New free clinic started by OUWB student organization serves Hispanic community
An image of students, doctors, and staff at the LMSA Clinic
The doctors, staff, and OUWB students who participated in the third clinic held by LMSA in March, 2024.

A new clinic that aims to fill a critical health care need within the local Hispanic community recently was launched by an OUWB student organization.

Amigos Medicos Oakland-Macomb was started by the OUWB Latino Medical Student Association (LMSA). Held once a month, the clinic provides free health care to members of the Hispanic community whose primary language is Spanish. Most don’t have insurance, either.

Since January, LMSA has hosted the clinic three times at Trinity Community Care (TCC) in Shelby Township. The clinics have helped a total of more than 30 patients.

Organizers hope to emulate the success of other similar community-based services led by OUWB students — Street Medicine Oakland and the Student-Run Free Clinics at Gary Burnstein Community Clinic, for example.

“Even if we helped just one patient it’s a success,” said Kaitlyn Paez, M2, president, LMSA. “And we’ve already had one patient who had bloodwork done and realized the person had a lot going on. We’re now able to start getting some of the issues under control.”

‘A great collaboration’

The origins of the clinic are found in a similar version started by LMSA’s counterparts at Wayne State University School of Medicine, according to Christian Santiago, M2, vice president, LMSA.

There, students worked with Rudy Gomez, M.D., a physician from Henry Ford Health, to establish an option for patients in Detroit.

Santiago said he wanted to do something similar in the Oakland-Macomb area and started working towards doing so last summer with Gomez. Paez and Kyara Sosa, M2, quickly became involved.

All were happy to work on making the clinic a reality.

“One of the reasons I went into medicine was because I am bilingual and I want to give back to that community, but there’s not always the necessary resources to be able to do that,” said Paez.

“Creating a clinic that’s specifically targeted toward the Hispanic population and staffed with people who are able to make them feel welcome and comfortable is really important.”

Sosa said she had similar reasons for wanting to get involved. She is a first-generation college student whose parents immigrated to the U.S. from Cuba.

“It’s really nice when patients come into the clinic and they feel comfortable because they are with people who look and sound like them and understand where they’re coming from,” said Sosa.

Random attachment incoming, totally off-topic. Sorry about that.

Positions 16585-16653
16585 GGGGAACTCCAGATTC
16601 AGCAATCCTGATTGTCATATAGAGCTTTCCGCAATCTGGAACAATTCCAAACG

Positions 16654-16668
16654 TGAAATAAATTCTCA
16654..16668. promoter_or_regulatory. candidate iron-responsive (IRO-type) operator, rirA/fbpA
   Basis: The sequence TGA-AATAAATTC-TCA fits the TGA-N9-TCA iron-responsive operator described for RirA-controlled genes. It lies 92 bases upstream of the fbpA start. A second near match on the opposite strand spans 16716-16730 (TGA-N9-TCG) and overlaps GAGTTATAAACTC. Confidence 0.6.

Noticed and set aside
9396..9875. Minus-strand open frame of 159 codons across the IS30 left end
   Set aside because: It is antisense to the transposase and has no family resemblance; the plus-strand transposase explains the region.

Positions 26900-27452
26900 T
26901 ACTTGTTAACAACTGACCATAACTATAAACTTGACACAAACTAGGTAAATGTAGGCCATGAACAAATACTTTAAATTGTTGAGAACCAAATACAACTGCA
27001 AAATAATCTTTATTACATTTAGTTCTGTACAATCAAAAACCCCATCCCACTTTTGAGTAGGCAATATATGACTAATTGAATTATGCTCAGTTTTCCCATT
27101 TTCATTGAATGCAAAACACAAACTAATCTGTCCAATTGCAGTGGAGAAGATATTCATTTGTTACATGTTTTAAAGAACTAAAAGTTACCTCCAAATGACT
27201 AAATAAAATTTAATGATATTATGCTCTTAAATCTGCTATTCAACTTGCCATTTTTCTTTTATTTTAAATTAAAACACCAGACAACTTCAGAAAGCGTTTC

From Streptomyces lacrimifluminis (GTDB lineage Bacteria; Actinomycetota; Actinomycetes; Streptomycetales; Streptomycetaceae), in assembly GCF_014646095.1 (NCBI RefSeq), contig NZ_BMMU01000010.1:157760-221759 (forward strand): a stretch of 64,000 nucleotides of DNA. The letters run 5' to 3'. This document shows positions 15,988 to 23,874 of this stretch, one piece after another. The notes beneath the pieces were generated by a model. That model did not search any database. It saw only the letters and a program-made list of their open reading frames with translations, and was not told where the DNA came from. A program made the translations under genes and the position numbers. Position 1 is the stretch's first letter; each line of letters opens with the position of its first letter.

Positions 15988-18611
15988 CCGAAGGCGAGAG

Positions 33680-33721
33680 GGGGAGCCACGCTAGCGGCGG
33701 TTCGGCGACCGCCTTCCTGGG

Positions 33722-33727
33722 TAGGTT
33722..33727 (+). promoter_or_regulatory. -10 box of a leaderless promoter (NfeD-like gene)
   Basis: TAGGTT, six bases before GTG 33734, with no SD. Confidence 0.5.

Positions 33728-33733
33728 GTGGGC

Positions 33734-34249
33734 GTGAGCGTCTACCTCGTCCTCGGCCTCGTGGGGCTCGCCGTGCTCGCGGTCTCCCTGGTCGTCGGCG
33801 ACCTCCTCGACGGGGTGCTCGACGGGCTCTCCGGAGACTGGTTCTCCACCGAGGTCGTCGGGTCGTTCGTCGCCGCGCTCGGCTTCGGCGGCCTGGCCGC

Paez said the students and Gomez worked with representatives from various churches and other organizations while trying to find a home for a free clinic.

Ultimately, the students were connected with Kimberly Getziner, M.D., assistant professor, and emergency medicine physician, Corewell Health Beaumont Troy Hospital. Getzinger also serves as medical director, TCC.

TCC, which has partnered with OUWB on other projects, had the space and time that allowed for the free clinic to be established.

From there, the team worked on the final logistics, such as how to handle lab work and what days and times would be best.

The first clinic was in January.

“This has been a great collaboration for us and a vital service for the Hispanic and Latino community,” said Amber Scarletta, executive director, TCC.

“It has also been a way for us to extend our outreach, providing free medical services to the uninsured and under-insured, when we may not have been able to otherwise, due to the language barrier,” she added.

An image of OUWB students and Dr. Rivera

Students discuss a complete patient case with Rivera, including a treatment plan and labs that should be ordered. The students are Diana Castillo, M1, Joseph Lanese, M1, Kyara Sosa, M2, Kaitlyn Paez, M2.

‘So grateful’

Services provided at Amigos Medicos Oakland-Macomb are similar to what patients might receive at a traditional primary care facility.

The two on-site doctors are Gomez and Aleida Rivera, M.D., assistant professor, and family medicine physician, Corewell Health Family Medicine – Parkside in Oxford.

Santiago said people who are using the clinic are “mostly new patients who haven’t seen doctors in a lot of years.” They’re getting general checkups, physical exams, having lab work done, or “have medical issues that haven’t been addressed in a while or at all.”

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“If there is something that the physicians feel needs a specialist, we have the means to refer them to a specialist, free of cost through the clinic,” said Santiago.

Most patients don’t have insurance and speak little to no English.

“It’s nice to be able to communicate my passion for medicine in Spanish,” said Sosa.

Paez said that the hope is that the clinic becomes sustainable and continues for years, like Street Medicine Oakland.

It seems as if the clinic is well on its way to doing just that.

“The OUWB students have been such a joy to work with,” said Scarletta. “From the very first meeting we had with the team, we could see their eagerness, excitement, and motivation. They could not wait to get started.”

Now that it’s happening, the clinics have been “very busy” and “received well,” she said.

“The students are incredibly intelligent and gifted,” added Scarletta. “It’s so inspiring to watch them work and there is no doubt they will do great things. We are so grateful for the opportunity to be a part of their journey.”

For more information, contact Andrew Dietderich, marketing writer, OUWB, at [email protected].

To request an interview, visit the OUWB Communications & Marketing webpage.

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